An examination of Montréal’s built environment reveals layers of history, examples of urban design and landscape planning with varying degrees of success, and plenty of good intentions. Join Nik Luka, McGill professor of architecture and planning, for a look at how ROAAr collections can support research about Montreal’s urban landscape, with a focus on health, wellbeing, sustainability, and social equity. Luka’s research explores Canada’s postwar ‘welfare landscapes’ through critical examination of planning policies related to linking nature and culture in dense urban environments.
About the Speaker:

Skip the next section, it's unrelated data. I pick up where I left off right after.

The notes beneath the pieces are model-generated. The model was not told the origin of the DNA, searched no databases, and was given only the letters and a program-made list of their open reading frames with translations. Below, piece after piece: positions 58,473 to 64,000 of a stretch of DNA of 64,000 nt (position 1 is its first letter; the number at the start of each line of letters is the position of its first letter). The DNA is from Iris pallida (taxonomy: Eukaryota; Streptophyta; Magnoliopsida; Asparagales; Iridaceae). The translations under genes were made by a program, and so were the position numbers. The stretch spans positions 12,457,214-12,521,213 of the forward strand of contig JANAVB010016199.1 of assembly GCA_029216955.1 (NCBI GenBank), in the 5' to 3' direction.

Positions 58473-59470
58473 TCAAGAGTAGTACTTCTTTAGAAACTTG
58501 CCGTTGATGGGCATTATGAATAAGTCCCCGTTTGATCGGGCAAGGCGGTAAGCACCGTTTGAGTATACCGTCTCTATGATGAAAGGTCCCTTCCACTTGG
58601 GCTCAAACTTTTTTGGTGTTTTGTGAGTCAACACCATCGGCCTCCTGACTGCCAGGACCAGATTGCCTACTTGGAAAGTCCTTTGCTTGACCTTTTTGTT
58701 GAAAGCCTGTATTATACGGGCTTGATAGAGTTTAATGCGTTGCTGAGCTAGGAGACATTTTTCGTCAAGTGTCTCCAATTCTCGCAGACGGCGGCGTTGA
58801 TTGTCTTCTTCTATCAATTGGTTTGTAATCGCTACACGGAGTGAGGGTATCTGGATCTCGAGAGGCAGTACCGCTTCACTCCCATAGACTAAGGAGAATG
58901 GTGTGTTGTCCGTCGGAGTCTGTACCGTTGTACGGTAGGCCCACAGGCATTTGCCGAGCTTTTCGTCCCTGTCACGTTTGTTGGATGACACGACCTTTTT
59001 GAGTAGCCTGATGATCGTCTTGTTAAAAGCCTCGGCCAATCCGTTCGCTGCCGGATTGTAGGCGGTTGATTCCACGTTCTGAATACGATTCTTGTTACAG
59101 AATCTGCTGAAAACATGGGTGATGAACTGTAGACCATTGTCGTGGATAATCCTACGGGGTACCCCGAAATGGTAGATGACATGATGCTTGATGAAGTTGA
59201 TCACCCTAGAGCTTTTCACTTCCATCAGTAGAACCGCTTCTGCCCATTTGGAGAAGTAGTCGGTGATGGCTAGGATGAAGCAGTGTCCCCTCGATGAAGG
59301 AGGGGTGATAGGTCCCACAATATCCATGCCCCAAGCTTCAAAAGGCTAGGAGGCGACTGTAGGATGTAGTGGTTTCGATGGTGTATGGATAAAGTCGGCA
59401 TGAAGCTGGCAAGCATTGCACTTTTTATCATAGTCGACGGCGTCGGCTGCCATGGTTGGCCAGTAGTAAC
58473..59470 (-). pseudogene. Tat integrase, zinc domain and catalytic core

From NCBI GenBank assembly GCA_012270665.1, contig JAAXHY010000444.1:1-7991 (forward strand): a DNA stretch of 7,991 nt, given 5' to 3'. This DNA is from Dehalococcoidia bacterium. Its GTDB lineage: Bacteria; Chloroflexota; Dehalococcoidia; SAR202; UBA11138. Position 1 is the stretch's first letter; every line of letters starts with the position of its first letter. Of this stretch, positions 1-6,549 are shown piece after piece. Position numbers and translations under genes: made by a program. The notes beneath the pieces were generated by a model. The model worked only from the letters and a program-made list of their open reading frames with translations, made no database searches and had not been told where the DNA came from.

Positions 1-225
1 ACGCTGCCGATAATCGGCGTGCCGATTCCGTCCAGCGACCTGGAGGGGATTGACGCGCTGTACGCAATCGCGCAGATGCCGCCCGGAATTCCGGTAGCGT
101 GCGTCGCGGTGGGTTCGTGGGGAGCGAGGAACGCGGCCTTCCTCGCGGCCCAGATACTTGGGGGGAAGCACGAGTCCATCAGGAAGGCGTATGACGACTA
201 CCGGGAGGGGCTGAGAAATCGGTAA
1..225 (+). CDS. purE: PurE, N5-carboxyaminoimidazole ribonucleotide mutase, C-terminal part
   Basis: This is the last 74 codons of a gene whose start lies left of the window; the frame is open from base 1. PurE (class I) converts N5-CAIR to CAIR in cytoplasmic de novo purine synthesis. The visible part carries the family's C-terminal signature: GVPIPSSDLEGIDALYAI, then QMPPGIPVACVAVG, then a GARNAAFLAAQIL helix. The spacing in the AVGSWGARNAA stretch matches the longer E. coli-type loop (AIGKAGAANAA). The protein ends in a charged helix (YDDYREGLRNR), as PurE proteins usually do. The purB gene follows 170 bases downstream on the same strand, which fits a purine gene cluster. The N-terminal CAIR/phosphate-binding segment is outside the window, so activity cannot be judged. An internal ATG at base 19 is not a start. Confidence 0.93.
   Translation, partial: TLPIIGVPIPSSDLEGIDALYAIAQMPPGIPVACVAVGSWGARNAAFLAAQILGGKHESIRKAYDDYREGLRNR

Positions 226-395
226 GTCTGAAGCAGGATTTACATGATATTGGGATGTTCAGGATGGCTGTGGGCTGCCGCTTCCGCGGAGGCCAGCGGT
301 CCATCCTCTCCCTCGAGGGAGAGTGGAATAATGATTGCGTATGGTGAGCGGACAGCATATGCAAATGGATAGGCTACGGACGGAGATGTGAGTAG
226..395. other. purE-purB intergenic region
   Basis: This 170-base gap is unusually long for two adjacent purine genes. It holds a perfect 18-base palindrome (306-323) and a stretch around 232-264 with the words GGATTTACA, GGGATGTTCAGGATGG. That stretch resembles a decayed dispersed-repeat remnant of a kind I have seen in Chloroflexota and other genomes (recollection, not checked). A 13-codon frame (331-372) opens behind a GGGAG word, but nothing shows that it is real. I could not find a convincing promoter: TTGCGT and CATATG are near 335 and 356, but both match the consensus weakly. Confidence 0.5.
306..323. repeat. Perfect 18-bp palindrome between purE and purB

Professor Nik Luka is jointly appointed with the Peter Guo-hua Fu School of Architecture and the School of Urban Planning, and he is Interim Director of the Centre for Interdisciplinary Research on Montréal. His interests in both research and professional practice encompass major themes that are familiar to most architects, landscape architects, planners, and geographers: housing, infrastructure, public space, cultural landscapes, urban design, and deliberative democracy. He typically does work that is inductive in a ‘constructivist’ orientation; while an ethnographer rather than an historian, he is especially intrigued by narratives, representations, texts, and discourse as they apply to the work of architecture, urban design, and landscape planning.